Personally they look cute both ways but it's a personal choice. Just know, a dogs tail is also where they get their balance from.
Pros and Cons of tail docking
*AKC show dog standard to qualify.
*Just like the way it looks.
*When cut there is a chance of infection and nerve damage.
*Dogs use their tails to communicate with other dogs and for swimming.
*Yorkies were born with GOD given cute tails that curl up.
Dog Etiquette: How to Bring Your Pup Out in Public
Your dog is your pal, your best buddy, the companion who gives you unconditional love in exchange for food, water, shelter, and the chance to run around with a tennis ball in his mouth. They’re also our companions outside the home. We take them for walks and spend some quality outdoor time with them and other dogs (and people, too) at the dog park. What’s more, they’re welcome at many pet shops and stores, plus more employers are allowing their staff to bring their dogs to work with them.
But don’t think that your dog is immediately ready for some time at the dog park or out shopping with you. Some dogs are shy around people, and some have anxiety to the point that they are skittish even in their own backyard. While some love an afternoon at the local dog park, others will get hostile around other dogs. You may have the most gregarious pooch on the planet who thinks that everyone she sees is her friend and wants a big slurp on the face from her. When taking your dog out in public, keep in mind some basic dog-owner etiquette.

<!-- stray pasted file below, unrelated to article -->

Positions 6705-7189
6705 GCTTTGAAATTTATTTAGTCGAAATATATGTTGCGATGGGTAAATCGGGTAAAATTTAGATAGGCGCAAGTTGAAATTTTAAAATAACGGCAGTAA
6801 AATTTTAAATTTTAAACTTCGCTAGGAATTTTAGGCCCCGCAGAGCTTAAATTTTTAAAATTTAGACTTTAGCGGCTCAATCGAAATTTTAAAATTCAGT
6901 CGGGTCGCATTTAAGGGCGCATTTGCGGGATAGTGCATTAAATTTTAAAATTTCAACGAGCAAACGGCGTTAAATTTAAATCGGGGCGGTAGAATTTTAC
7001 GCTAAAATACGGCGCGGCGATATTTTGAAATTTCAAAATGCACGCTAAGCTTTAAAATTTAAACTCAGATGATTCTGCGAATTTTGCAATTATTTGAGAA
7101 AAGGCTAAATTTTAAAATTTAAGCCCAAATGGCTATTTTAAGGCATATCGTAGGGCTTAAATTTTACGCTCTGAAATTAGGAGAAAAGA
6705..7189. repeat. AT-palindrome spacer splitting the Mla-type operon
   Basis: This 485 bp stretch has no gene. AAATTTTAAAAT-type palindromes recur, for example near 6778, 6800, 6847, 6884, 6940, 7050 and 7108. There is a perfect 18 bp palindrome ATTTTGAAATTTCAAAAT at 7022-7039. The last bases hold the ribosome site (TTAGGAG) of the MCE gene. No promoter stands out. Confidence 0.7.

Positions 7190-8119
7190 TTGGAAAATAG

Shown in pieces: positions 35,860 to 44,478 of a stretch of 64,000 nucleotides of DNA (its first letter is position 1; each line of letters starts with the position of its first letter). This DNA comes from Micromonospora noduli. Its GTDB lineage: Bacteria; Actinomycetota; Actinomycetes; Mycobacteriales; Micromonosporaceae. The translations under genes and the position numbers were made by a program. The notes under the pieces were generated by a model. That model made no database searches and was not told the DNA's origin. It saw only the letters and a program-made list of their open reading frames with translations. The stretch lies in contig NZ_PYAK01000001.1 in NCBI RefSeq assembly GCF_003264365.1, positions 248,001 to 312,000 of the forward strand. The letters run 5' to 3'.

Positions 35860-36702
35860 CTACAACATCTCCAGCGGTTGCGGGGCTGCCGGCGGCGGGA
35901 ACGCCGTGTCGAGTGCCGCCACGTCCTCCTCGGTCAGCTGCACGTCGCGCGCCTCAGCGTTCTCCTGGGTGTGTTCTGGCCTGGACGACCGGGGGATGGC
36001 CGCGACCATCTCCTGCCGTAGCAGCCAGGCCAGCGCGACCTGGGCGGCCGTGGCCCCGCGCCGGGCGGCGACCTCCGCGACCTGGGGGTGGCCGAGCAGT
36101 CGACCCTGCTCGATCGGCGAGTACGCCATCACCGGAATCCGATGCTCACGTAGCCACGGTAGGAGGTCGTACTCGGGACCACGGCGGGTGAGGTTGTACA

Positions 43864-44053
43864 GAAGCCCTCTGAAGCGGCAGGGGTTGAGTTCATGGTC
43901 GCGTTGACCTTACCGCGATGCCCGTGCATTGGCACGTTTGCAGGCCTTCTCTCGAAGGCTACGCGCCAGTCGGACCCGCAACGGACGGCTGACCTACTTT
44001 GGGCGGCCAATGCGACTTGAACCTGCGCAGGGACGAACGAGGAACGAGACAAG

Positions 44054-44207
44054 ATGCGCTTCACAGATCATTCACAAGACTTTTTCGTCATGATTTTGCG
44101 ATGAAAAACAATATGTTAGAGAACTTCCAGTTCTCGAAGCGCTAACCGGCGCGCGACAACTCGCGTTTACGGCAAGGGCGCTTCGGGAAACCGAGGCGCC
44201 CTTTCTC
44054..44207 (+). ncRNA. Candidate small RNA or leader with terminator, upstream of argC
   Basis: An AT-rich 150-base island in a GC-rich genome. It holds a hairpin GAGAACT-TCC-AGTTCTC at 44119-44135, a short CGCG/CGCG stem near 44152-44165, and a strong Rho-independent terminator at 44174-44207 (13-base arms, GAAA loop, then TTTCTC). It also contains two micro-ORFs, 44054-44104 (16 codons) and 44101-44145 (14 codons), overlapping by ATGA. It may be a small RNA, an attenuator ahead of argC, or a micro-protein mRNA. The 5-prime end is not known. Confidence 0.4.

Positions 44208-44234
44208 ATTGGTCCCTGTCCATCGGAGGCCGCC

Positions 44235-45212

1. Walk Safely With a Good Collar
The first way to better socialize your dog is during her walks. How many times have you seen dogs out on a walk with their owners, straining their leashes as the owners try to pull them away from a yard or another person. The dog ends up gagging and coughing, and the owner can’t wait to get home. To prevent this, invest in a good collar that keeps a dog from gagging as she strains. This collar will also keep your dog close by as you walk, whether it’s in the neighborhood, at the dog park, or in a dog-friendly store. The gentle pull on the leash reminds her to stay close to you.
2. “No” Means No, and “Down” Means Down
The key to getting your dog to behave around strangers or other dogs, or even scurrying away at the sight of someone, is impulse control, and that also involves your collar, leash, and a handy bag of treats. If you’re out on a walk with your pup and he sees someone, he’ll want to lunge forward to make friends. That may be the best time to pull on his leash and say, “No.” When he relents, give him a little treat. When he looks like he’s going to plant his paws on the other person, say “Down” and pull on the leash. Once he’s down, slip him a treat. When someone visits your home and your dog gets excited, take him by the collar, say “No” (often if you have to), then give him a treat. Get him used to those two words. Adding “That’s a good dog” is helpful, too.
3. Have a Pack of Dog Essentials
You may be able to enjoy an afternoon out without something to drink or snack on, but your dog probably won’t. When you go out, be sure you have some essentials, including a small container of food, portable food and water bowls, some bottles of water, and, yes, the dog equivalent of a “diaper bag” containing a roll of waste bags, a cleaner, some paper towels, and, of course, some treats. Having one of these is especially essential if you’re going to take your dog to work with you. And while some of the larger pet stores already have items for cleanup if a pet has an accident, other non-pet stores most likely won’t.
As The Washington Post reports, dogs make us feel good, and we make them feel good. But as much as we love our pooches, we need to consider others. So next time you’re out with your pup, make sure to practice dog etiquette.
Photo Credit: Pixabay.com
Author a Yorkie Lover!